“DIPG is the deadliest cancer known to man. We cannot send kids home with one oral drug and expect that to help. Using a combination of drugs is crucial in order to make significant progress in the treatment of DIPG.”
— Dr. Matt Dun, biomedical scientist and
DIPG Dad to Josie, who passed away in 2019
For the third year in a row, the ChadTough Defeat DIPG Foundation announced its support for a first-of-its-kind trial platform called Diffuse Midline Glioma – Adaptive Combinatorial Therapy (DMG-ACT), bringing the total dollars committed to more than $1.5 million. This promising project is a collaboration between the world’s leading brain cancer experts, encompassing 30 research groups from 7 countries around the world.
Over the last six decades, little was known about DMG/DIPG tumors, which claim the lives of more than 1,000 children each year worldwide. Radiation had traditionally been the only standard of care, and clinical trials that tested just one singular drug saw little improvement in patient outcomes.
Things began to change in recent years when grieving parents, determined to make a difference, began donating their child’s postmortem tumor tissue to science. Biopsy procedures had become much safer and allowed for more upfront tissue sampling as well. With the ability to investigate these tumor specimens, scientists were able to gain a new understanding of the biology of these tumors, and doctors are now convinced the disease will not be cured by a single drug alone.
Given the genetic diversity of these complicated tumors, researchers like Dr. Sabine Mueller and Dr. Javad Navarian, both of the DMG/DIPG Center in Zurich, believe a personalized therapy approach is crucial in uncovering effective treatment options.
In October of 2021, they launched the DMG-ACT by forming a collaboration among the world’s leading brain cancer experts and established a biology-informed, adaptive, and progressive trial, designed to deliver more rapid progress for children suffering from DIPG/DMG by testing a combination of two or more drugs. By the end of 2022, 52 patients had been enrolled in the DMG-ACT. The trial had investigated more than 100 drugs in the lab and a combination of two drugs, ONC201 and Paxalisib, in patients. A combination of 5 different drugs is now being vetted for addition to the trial.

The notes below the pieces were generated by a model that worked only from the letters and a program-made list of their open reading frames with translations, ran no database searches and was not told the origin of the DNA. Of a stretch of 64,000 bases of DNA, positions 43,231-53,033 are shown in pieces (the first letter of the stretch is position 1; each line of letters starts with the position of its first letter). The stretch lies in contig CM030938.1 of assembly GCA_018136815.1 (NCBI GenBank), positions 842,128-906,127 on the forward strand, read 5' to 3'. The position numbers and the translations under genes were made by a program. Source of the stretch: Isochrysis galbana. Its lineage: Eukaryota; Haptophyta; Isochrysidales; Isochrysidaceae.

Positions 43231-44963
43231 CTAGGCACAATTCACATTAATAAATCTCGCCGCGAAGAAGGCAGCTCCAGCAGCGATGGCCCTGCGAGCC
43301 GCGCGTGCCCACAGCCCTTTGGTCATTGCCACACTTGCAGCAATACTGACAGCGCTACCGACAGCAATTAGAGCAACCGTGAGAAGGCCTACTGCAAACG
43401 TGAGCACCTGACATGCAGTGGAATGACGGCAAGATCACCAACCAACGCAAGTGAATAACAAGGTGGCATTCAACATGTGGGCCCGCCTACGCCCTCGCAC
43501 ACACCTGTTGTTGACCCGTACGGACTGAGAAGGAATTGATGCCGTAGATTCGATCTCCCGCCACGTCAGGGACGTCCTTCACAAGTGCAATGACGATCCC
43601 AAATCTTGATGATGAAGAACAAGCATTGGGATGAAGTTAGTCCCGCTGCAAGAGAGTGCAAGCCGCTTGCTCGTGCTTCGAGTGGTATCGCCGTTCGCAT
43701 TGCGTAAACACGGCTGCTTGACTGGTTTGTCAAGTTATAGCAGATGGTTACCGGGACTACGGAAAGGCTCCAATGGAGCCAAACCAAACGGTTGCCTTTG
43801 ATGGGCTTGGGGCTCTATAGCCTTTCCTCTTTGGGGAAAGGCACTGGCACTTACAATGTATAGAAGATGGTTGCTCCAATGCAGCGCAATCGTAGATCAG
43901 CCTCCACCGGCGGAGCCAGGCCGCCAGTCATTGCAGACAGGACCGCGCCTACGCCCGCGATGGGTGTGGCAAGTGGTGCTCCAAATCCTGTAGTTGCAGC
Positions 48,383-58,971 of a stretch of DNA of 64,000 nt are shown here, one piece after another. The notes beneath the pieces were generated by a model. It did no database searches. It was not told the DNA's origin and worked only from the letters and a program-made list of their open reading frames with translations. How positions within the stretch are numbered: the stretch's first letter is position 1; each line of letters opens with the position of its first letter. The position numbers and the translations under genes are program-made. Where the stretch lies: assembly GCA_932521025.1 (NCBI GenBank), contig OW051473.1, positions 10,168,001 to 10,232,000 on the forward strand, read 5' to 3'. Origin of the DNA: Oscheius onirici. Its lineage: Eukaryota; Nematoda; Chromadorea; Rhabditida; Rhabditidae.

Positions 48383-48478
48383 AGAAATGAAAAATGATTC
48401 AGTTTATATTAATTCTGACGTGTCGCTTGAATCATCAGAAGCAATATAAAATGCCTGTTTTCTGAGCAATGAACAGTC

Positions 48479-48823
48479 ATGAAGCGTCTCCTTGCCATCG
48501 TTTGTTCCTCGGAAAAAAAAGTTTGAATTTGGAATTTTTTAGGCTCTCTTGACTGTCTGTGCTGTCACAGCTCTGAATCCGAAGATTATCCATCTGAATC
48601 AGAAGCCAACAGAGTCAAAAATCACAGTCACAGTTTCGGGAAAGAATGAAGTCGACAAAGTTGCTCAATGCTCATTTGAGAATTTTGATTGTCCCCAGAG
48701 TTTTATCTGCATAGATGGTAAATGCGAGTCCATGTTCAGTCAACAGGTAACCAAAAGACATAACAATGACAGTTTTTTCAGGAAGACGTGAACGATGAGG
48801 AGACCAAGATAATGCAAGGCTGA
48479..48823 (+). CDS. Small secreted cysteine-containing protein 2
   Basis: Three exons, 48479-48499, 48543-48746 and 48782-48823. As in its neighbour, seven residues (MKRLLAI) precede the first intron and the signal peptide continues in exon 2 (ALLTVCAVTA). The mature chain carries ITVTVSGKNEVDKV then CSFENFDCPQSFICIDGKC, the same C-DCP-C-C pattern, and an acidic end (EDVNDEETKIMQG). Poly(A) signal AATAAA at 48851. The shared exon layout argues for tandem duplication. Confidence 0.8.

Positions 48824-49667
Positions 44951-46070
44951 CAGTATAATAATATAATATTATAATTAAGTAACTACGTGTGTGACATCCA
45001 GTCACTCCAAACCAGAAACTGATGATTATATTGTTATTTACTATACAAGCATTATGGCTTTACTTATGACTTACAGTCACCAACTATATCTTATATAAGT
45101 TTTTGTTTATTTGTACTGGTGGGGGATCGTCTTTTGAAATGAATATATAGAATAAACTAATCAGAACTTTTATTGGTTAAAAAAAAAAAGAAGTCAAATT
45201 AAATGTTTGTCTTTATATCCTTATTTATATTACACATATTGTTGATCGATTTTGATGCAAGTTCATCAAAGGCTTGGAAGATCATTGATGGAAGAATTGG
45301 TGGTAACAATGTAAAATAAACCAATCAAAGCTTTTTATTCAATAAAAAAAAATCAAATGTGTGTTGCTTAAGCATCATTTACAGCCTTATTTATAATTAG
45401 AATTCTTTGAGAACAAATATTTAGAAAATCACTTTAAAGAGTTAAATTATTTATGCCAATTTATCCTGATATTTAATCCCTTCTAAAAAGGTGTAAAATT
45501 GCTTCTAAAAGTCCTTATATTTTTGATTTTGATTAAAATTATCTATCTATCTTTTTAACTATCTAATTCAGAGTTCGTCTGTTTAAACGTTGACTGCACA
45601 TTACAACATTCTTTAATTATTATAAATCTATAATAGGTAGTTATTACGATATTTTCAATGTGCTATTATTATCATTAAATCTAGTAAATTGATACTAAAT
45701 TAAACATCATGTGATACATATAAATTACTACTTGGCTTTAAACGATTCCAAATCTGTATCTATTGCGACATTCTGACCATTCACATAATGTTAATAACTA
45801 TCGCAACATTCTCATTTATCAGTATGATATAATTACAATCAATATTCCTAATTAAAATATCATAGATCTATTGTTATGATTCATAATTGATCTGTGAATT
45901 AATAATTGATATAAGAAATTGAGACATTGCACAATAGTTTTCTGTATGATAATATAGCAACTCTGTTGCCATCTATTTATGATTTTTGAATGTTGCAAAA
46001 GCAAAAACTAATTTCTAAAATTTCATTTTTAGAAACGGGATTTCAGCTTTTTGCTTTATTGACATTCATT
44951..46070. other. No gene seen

“So far, we have shown this trial platform is safe and feasible in 22 sites in the U.S., Europe, and Australia,” explained Dr. Carl Koschmann of Michigan Medicine, who serves as Co-Principal Investigator for the trial. “In 2023, we will get our first early assessments of efficacy and begin studying the diverse array of correlated samples.”
Through this unprecedented trial platform setup, scientists across the world are able to share their latest preclinical data, allowing for more rapid progress in the care of patients. This constant feedback loop is an innovative aspect, setting it apart from most prior experimental therapies for children facing DMG/DIPG. Support from private funders, like the ChadTough Defeat DIPG Foundation, is imperative in the success of trials such as the DMG-ACT. This allows researchers, in
the early stages of their investigation, to gather the data necessary to qualify for larger government grants. The grants provided by ChadTough for preliminary research through DMG-ACT helped lead to an additional $6.4 million in federal grants, thus
magnifying the impact of the dollars we are investing in this critical work.
“Simply put,” said Dr. Koschmann, “the DMG-ACT would not have been possible without the support of the ChadTough Defeat DIPG Foundation. For those of us involved, we feel this will finally provide the jumps in improved survival for DMG that was seen in leukemia 40 to 50 years ago.”